OP#3 – in my field (risk management/insurance), it’s damn near a requirement to put advanced degrees and designations behind your name in your email signature, on letters/othe business correspondence, and on business cards. In fact, the people who don’t have any of these things listed are looked upon as being less knowledgeable, and possibly even less accomplished, than those who do. My email signature with my six industry-specific designations is what just got me a promotion and raise into another division within my current company. Some fields take this stuff very seriously not just for appearances sake, but also for regulatory reasons (we have to take continuing ed courses and renew licenses every two years depending on state regulator’s guidelines so the designation exams count towards both).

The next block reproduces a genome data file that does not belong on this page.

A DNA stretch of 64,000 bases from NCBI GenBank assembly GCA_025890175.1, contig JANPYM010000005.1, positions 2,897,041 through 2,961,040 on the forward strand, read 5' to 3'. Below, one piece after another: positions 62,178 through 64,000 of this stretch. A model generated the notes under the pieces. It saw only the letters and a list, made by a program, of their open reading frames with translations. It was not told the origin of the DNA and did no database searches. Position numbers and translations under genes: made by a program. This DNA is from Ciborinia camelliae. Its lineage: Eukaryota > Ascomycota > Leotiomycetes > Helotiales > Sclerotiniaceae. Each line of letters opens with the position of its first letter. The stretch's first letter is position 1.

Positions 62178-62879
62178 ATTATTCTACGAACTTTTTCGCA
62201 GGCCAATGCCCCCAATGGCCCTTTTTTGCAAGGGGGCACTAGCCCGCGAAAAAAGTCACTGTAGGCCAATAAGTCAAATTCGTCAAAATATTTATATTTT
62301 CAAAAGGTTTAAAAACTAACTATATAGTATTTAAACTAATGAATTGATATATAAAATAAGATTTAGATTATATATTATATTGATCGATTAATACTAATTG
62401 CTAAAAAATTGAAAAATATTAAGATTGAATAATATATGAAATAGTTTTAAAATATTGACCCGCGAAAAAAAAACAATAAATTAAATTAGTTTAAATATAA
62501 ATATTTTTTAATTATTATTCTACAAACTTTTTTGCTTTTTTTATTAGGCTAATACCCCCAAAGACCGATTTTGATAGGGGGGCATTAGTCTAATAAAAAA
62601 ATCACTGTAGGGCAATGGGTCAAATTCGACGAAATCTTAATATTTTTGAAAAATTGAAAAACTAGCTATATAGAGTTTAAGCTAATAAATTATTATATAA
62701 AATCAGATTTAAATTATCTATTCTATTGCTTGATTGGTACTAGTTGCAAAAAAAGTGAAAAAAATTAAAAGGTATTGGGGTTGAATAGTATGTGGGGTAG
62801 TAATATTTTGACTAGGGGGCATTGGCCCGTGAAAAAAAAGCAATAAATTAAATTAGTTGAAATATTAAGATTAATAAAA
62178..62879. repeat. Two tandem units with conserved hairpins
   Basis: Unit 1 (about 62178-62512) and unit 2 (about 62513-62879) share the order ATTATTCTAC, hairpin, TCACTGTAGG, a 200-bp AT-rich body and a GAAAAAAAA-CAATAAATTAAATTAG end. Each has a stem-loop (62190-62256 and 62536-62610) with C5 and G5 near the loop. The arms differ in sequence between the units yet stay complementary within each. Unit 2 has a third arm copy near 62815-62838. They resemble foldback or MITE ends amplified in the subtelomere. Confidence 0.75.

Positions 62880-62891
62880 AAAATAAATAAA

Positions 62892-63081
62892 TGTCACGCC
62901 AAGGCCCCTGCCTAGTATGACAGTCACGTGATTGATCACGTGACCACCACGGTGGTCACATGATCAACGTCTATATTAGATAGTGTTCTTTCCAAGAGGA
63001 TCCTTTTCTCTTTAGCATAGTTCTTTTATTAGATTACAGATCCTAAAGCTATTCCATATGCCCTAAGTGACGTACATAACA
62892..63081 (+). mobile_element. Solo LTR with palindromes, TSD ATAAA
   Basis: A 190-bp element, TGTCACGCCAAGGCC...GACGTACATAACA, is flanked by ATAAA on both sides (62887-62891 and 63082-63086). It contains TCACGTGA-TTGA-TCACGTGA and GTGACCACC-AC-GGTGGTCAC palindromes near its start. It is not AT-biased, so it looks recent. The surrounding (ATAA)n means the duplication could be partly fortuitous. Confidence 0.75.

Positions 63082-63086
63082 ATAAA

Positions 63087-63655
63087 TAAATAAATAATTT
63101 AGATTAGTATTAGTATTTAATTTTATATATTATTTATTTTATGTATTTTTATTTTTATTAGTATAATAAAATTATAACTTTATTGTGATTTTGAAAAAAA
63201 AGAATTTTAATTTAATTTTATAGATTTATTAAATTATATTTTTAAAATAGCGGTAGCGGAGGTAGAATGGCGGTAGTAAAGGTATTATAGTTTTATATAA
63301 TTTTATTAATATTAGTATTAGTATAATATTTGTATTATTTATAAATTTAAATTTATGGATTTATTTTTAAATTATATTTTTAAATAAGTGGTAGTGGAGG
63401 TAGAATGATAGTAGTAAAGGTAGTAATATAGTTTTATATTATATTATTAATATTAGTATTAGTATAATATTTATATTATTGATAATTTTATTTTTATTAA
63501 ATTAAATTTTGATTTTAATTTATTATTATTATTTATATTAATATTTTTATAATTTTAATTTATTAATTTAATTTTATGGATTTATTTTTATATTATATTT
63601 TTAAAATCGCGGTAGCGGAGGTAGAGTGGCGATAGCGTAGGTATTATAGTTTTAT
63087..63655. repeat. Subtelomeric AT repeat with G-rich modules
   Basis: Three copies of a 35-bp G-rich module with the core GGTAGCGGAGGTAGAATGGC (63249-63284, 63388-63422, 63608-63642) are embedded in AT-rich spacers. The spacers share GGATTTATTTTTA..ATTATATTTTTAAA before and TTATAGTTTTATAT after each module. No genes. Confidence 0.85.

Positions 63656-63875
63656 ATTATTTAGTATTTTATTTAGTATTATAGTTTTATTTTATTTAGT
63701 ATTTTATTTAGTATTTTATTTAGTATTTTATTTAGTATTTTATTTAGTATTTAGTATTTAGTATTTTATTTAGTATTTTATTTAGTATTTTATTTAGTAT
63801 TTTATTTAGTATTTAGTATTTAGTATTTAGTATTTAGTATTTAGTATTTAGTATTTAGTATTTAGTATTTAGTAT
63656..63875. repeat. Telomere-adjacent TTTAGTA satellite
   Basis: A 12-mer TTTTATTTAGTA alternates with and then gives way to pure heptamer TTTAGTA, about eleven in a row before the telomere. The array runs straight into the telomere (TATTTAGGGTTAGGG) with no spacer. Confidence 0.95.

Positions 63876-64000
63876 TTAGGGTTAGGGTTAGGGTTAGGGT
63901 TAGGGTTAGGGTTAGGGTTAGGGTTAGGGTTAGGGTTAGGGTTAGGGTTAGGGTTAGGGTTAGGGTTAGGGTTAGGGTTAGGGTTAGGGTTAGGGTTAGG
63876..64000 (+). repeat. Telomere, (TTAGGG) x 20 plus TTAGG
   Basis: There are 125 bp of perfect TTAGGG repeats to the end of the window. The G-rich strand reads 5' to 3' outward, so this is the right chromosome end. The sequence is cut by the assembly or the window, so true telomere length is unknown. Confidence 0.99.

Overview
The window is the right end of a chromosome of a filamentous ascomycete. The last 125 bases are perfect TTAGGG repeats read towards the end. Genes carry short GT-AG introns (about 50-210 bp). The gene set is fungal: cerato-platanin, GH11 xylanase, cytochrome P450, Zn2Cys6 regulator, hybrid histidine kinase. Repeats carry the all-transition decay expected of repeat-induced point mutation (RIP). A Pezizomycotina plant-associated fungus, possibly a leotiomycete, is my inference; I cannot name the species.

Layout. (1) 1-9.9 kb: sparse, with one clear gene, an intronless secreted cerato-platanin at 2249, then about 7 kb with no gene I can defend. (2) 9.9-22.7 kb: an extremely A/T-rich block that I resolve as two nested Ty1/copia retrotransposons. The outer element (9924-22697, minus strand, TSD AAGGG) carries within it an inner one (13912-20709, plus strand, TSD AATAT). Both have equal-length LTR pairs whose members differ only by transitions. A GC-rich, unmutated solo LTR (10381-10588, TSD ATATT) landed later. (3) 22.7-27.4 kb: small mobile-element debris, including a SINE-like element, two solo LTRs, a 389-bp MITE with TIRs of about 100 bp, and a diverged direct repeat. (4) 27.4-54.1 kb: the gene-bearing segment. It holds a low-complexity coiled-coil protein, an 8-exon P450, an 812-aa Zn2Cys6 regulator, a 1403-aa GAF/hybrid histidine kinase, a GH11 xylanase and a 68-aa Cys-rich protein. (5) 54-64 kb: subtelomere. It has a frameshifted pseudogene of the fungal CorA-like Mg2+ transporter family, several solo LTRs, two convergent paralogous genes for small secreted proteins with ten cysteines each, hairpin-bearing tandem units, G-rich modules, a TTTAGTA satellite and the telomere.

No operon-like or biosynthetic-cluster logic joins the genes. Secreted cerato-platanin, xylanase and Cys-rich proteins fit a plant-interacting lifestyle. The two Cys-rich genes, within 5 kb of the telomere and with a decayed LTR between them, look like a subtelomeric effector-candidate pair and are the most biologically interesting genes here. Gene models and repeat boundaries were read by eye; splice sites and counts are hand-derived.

As to the Esq. thing – I’ve seen it a couple of times, but most lawyers in my field just list JD and any designation(a)/certifications they may have.

    Reply
    1. Florida

      I know a guy who is not an attorney and uses Esq. He is a retired clown (that’s not a joke). He uses Esq after his name. Once I asked him about it. He said that Esq. means you are a male. His first name is gender neutral, so he added Esq. so people would know he is male.

      In case you were wondering, his clown name did not have Esq. after it, only his real name.

      Reply
      1. Doriana Gray

        LOL! So he’s a young nobleman who was trained for knighthood? Because that’s the only other time I’ve heard Esq. used when not speaking of a lawyer.

        Reply
        1. Emily, admin extraordinaire